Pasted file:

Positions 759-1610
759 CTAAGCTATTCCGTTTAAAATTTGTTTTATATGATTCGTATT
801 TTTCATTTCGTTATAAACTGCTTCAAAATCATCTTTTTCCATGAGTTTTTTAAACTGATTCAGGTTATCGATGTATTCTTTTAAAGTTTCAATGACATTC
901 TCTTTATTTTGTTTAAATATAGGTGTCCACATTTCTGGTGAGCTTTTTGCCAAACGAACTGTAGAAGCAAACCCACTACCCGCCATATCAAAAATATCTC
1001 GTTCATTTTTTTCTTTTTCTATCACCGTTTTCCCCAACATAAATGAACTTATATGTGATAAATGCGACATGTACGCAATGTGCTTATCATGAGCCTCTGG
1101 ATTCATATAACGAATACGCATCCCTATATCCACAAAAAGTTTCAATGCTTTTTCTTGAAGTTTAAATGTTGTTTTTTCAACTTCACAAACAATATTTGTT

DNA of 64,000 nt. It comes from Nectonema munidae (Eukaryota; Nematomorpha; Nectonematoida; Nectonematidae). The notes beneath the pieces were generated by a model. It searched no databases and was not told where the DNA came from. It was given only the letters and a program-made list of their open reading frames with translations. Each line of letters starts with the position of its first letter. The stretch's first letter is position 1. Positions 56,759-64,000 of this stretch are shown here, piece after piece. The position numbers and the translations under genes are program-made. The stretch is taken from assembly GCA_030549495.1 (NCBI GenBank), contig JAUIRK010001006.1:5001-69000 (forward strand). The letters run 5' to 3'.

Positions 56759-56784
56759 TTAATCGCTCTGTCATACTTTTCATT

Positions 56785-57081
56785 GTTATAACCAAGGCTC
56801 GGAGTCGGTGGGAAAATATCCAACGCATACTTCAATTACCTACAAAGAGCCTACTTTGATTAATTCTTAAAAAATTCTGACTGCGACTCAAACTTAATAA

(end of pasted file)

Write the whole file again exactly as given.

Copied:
Positions 759-1610
759 CTAAGCTATTCCGTTTAAAATTTGTTTTATATGATTCGTATT
801 TTTCATTTCGTTATAAACTGCTTCAAAATCATCTTTTTCCATGAGTTTTTTAAACTGATTCAGGTTATCGATGTATTCTTTTAAAGTTTCAATGACATTC
901 TCTTTATTTTGTTTAAATATAGGTGTCCACATTTCTGGTGAGCTTTTTGCCAAACGAACTGTAGAAGCAAACCCACTACCCGCCATATCAAAAATATCTC
1001 GTTCATTTTTTTCTTTTTCTATCACCGTTTTCCCCAACATAAATGAACTTATATGTGATAAATGCGACATGTACGCAATGTGCTTATCATGAGCCTCTGG
1101 ATTCATATAACGAATACGCATCCCTATATCCACAAAAAGTTTCAATGCTTTTTCTTGAAGTTTAAATGTTGTTTTTTCAACTTCACAAACAATATTTGTT

DNA of 64,000 nt. It comes from Nectonema munidae (Eukaryota; Nematomorpha; Nectonematoida; Nectonematidae). The notes beneath the pieces were generated by a model. It searched no databases and was not told where the DNA came from. It was given only the letters and a program-made list of their open reading frames with translations. Each line of letters starts with the position of its first letter. The stretch's first letter is position 1. Positions 56,759-64,000 of this stretch are shown here, piece after piece. The position numbers and the translations under genes are program-made. The stretch is taken from assembly GCA_030549495.1 (NCBI GenBank), contig JAUIRK010001006.1:5001-69000 (forward strand). The letters run 5' to 3'.

Positions 56759-56784
56759 TTAATCGCTCTGTCATACTTTTCATT

Positions 56785-57081
56785 GTTATAACCAAGGCTC
56801 GGAGTCGGTGGGAAAATATCCAACGCATACTTCAATTACCTACAAAGAGCCTACTTTGATTAATTCTTAAAAAATTCTGACTGCGACTCAAACTTAATAA